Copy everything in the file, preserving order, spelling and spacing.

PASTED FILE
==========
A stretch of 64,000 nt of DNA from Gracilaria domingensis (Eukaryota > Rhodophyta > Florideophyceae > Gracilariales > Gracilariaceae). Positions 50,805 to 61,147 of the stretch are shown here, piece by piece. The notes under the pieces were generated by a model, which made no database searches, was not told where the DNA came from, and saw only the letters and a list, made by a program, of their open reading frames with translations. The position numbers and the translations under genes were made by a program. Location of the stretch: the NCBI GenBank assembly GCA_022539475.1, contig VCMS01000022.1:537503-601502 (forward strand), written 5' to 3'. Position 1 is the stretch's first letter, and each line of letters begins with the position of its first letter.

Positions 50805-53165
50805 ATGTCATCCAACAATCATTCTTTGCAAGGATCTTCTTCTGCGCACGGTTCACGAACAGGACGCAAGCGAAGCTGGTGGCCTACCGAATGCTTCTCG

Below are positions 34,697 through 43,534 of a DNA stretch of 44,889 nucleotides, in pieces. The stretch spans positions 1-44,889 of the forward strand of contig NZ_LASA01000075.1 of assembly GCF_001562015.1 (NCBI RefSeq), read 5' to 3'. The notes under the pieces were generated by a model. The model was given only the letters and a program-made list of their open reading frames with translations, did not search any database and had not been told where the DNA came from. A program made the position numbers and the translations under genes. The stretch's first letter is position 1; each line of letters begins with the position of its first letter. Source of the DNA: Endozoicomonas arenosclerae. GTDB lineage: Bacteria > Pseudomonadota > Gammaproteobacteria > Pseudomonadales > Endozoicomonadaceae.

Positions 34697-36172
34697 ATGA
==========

A stretch of 64,000 nt of DNA from Gracilaria domingensis (Eukaryota > Rhodophyta > Florideophyceae > Gracilariales > Gracilariaceae). Positions 50,805 to 61,147 of the stretch are shown here, piece by piece. The notes under the pieces were generated by a model, which made no database searches, was not told where the DNA came from, and saw only the letters and a list, made by a program, of their open reading frames with translations. The position numbers and the translations under genes were made by a program. Location of the stretch: the NCBI GenBank assembly GCA_022539475.1, contig VCMS01000022.1:537503-601502 (forward strand), written 5' to 3'. Position 1 is the stretch's first letter, and each line of letters begins with the position of its first letter.

Positions 50805-53165
50805 ATGTCATCCAACAATCATTCTTTGCAAGGATCTTCTTCTGCGCACGGTTCACGAACAGGACGCAAGCGAAGCTGGTGGCCTACCGAATGCTTCTCG

Below are positions 34,697 through 43,534 of a DNA stretch of 44,889 nucleotides, in pieces. The stretch spans positions 1-44,889 of the forward strand of contig NZ_LASA01000075.1 of assembly GCF_001562015.1 (NCBI RefSeq), read 5' to 3'. The notes under the pieces were generated by a model. The model was given only the letters and a program-made list of their open reading frames with translations, did not search any database and had not been told where the DNA came from. A program made the position numbers and the translations under genes. The stretch's first letter is position 1; each line of letters begins with the position of its first letter. Source of the DNA: Endozoicomonas arenosclerae. GTDB lineage: Bacteria > Pseudomonadota > Gammaproteobacteria > Pseudomonadales > Endozoicomonadaceae.

Positions 34697-36172
34697 ATGA